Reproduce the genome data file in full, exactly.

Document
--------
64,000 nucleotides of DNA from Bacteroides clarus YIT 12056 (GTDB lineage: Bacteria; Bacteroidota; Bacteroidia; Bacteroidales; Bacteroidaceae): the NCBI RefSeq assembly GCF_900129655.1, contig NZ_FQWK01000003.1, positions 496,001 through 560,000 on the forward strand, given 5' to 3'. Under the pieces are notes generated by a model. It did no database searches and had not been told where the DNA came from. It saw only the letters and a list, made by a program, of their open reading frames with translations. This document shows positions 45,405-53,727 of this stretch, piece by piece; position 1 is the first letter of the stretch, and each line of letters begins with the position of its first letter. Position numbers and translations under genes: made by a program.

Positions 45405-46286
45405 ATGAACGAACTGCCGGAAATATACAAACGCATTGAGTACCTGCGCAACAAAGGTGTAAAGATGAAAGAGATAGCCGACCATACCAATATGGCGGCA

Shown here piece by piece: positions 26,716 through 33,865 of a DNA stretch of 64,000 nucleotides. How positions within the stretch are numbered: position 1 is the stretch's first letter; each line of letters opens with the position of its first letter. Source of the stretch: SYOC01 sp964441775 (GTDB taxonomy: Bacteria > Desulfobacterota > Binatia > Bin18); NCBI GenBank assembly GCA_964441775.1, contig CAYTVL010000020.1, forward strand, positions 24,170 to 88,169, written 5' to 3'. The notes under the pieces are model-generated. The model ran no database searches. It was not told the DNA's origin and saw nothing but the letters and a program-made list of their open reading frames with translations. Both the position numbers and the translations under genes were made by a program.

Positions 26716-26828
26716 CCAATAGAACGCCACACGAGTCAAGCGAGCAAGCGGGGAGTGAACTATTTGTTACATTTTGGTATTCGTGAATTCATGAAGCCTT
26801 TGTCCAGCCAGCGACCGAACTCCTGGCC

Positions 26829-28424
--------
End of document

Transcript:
64,000 nucleotides of DNA from Bacteroides clarus YIT 12056 (GTDB lineage: Bacteria; Bacteroidota; Bacteroidia; Bacteroidales; Bacteroidaceae): the NCBI RefSeq assembly GCF_900129655.1, contig NZ_FQWK01000003.1, positions 496,001 through 560,000 on the forward strand, given 5' to 3'. Under the pieces are notes generated by a model. It did no database searches and had not been told where the DNA came from. It saw only the letters and a list, made by a program, of their open reading frames with translations. This document shows positions 45,405-53,727 of this stretch, piece by piece; position 1 is the first letter of the stretch, and each line of letters begins with the position of its first letter. Position numbers and translations under genes: made by a program.

Positions 45405-46286
45405 ATGAACGAACTGCCGGAAATATACAAACGCATTGAGTACCTGCGCAACAAAGGTGTAAAGATGAAAGAGATAGCCGACCATACCAATATGGCGGCA

Shown here piece by piece: positions 26,716 through 33,865 of a DNA stretch of 64,000 nucleotides. How positions within the stretch are numbered: position 1 is the stretch's first letter; each line of letters opens with the position of its first letter. Source of the stretch: SYOC01 sp964441775 (GTDB taxonomy: Bacteria > Desulfobacterota > Binatia > Bin18); NCBI GenBank assembly GCA_964441775.1, contig CAYTVL010000020.1, forward strand, positions 24,170 to 88,169, written 5' to 3'. The notes under the pieces are model-generated. The model ran no database searches. It was not told the DNA's origin and saw nothing but the letters and a program-made list of their open reading frames with translations. Both the position numbers and the translations under genes were made by a program.

Positions 26716-26828
26716 CCAATAGAACGCCACACGAGTCAAGCGAGCAAGCGGGGAGTGAACTATTTGTTACATTTTGGTATTCGTGAATTCATGAAGCCTT
26801 TGTCCAGCCAGCGACCGAACTCCTGGCC

Positions 26829-28424